ALBUQUERQUE, N.M. (KRQE) – People abusing and misusing bus stops has been a problem in Albuquerque, according to one city councilor. She’s introducing an ordinance that would limit how long people could stand at them.

The ordinance would make it illegal to stay at a bus stop for more than an hour, lie down within ten feet of a bus stop (except in cases of a medical emergency), or act in any way that deprives people of using the bus stop.

Those who take the bus regularly said waiting at the bus stop in the city comes with difficulties.

“You can’t sit and wait for the bus or something because they could be dirty, graffitied, or you know, somebody sleeping or something,” said Juan Carlos, a bus rider.

That’s why City Councilor Renee Grout is taking up the issue with a new ordinance. Councilor Grout explained people often trash the bus stops, use them as bathrooms, or do illegal drugs at them.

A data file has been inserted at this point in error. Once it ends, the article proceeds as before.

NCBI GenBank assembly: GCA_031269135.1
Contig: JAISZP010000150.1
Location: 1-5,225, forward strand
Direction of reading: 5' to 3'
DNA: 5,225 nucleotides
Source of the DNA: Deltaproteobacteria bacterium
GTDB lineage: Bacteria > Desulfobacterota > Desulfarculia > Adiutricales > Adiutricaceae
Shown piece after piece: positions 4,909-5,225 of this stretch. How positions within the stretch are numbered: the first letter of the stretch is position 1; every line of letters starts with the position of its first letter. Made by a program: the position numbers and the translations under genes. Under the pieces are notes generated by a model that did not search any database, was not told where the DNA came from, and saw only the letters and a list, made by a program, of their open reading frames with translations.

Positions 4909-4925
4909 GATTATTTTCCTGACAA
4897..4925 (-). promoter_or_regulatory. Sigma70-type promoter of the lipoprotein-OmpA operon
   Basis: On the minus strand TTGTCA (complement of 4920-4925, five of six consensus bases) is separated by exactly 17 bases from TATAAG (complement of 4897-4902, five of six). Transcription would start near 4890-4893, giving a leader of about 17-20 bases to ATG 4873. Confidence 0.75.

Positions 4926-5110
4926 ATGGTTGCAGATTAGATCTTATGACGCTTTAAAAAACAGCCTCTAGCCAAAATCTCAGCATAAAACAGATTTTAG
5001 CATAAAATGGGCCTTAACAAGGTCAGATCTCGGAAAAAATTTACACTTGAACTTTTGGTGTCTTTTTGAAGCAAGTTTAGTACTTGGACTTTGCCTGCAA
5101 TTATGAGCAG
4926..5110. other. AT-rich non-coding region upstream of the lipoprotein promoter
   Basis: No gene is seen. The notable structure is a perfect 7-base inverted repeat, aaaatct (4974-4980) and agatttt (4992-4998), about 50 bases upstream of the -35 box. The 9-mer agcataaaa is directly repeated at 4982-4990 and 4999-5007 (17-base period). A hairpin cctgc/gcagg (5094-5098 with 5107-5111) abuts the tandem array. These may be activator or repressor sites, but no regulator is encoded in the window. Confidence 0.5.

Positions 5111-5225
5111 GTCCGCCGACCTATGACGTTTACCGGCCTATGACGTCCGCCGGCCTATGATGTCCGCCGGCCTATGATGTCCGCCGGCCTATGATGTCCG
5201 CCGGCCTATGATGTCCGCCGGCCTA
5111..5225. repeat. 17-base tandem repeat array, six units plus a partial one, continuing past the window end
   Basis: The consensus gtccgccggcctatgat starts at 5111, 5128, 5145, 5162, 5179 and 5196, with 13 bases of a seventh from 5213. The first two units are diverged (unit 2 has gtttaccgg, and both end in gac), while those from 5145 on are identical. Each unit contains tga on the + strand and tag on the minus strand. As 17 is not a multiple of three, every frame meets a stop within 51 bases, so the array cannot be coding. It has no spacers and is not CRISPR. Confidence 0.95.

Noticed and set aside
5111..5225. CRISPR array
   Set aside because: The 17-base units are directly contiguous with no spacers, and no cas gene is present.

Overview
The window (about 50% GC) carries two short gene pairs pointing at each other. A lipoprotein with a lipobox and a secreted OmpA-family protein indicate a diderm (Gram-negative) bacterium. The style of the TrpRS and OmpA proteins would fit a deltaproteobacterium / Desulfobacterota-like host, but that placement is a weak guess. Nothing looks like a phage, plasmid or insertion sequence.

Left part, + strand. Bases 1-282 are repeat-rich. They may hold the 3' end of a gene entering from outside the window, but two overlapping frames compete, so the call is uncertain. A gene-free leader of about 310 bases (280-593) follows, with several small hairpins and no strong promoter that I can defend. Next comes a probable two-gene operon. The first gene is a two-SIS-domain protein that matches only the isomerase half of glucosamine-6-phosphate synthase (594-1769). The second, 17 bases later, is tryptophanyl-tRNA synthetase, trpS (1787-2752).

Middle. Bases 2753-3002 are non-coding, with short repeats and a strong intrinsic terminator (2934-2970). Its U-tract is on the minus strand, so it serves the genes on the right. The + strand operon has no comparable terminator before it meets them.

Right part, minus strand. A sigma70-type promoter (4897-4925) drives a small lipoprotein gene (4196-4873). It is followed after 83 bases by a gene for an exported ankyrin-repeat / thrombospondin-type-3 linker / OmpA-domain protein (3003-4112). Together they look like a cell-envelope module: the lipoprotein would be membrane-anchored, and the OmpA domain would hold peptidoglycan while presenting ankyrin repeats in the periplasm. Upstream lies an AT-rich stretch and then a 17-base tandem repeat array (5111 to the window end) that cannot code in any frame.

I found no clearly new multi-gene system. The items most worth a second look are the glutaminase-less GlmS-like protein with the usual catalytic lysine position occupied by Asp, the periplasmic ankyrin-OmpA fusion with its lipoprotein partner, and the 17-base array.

“I was at the bank the other day making a deposit, and I witnessed somebody relieving himself right there at the bus stop, and that’s against the law. It’s not okay, and we’ve got to put a stop to this,” Grout stated.

One woman said she was formerly homeless and doesn’t think the ordinance is right.

“We all face obstacles like I said, and these homeless people, you know, we all got hearts. We all got feelings, and I just wish they could leave us alone, and leave them alone. I don’t think that’s right. Especially for the city councilor to say they’re going to throw us in jail for sleeping at bus stops and all that,” said Nadine Smith, bus rider.

Others agree, there is a problem.

“I think it could improve. They are short-staffed. I understand that, but we need to get to our appointments, to our jobs, and we just need our bus stops to be safer,” Juan Carlos said. He added, “I really think that there’s bigger issues that Albuquerque needs to address than little minor issues like that.”

KRQE asked Councilor Grout how they would know who’s been at a stop for more than an hour or breaking these rules. She said they will have to observe that and make those decisions as they come. If this passes, people found to be breaking the rules could face up to a $500 fine or up to three months in jail.